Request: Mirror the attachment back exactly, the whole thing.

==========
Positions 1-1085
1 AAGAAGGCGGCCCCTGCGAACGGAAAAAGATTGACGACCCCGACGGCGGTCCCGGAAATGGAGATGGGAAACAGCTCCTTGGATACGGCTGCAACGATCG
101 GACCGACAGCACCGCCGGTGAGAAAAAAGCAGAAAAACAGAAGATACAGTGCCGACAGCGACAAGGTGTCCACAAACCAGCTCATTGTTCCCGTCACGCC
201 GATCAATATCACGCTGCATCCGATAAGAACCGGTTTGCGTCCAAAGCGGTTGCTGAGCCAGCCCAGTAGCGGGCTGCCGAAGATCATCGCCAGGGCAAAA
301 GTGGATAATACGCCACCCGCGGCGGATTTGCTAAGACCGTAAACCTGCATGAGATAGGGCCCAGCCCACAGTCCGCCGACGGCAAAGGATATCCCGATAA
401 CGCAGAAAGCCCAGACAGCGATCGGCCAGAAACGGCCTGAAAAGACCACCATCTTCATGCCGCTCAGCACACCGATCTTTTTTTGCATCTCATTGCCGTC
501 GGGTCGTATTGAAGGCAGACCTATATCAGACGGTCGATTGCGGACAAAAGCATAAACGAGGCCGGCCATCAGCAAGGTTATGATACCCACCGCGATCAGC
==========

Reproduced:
Positions 1-1085
1 AAGAAGGCGGCCCCTGCGAACGGAAAAAGATTGACGACCCCGACGGCGGTCCCGGAAATGGAGATGGGAAACAGCTCCTTGGATACGGCTGCAACGATCG
101 GACCGACAGCACCGCCGGTGAGAAAAAAGCAGAAAAACAGAAGATACAGTGCCGACAGCGACAAGGTGTCCACAAACCAGCTCATTGTTCCCGTCACGCC
201 GATCAATATCACGCTGCATCCGATAAGAACCGGTTTGCGTCCAAAGCGGTTGCTGAGCCAGCCCAGTAGCGGGCTGCCGAAGATCATCGCCAGGGCAAAA
301 GTGGATAATACGCCACCCGCGGCGGATTTGCTAAGACCGTAAACCTGCATGAGATAGGGCCCAGCCCACAGTCCGCCGACGGCAAAGGATATCCCGATAA
401 CGCAGAAAGCCCAGACAGCGATCGGCCAGAAACGGCCTGAAAAGACCACCATCTTCATGCCGCTCAGCACACCGATCTTTTTTTGCATCTCATTGCCGTC
501 GGGTCGTATTGAAGGCAGACCTATATCAGACGGTCGATTGCGGACAAAAGCATAAACGAGGCCGGCCATCAGCAAGGTTATGATACCCACCGCGATCAGC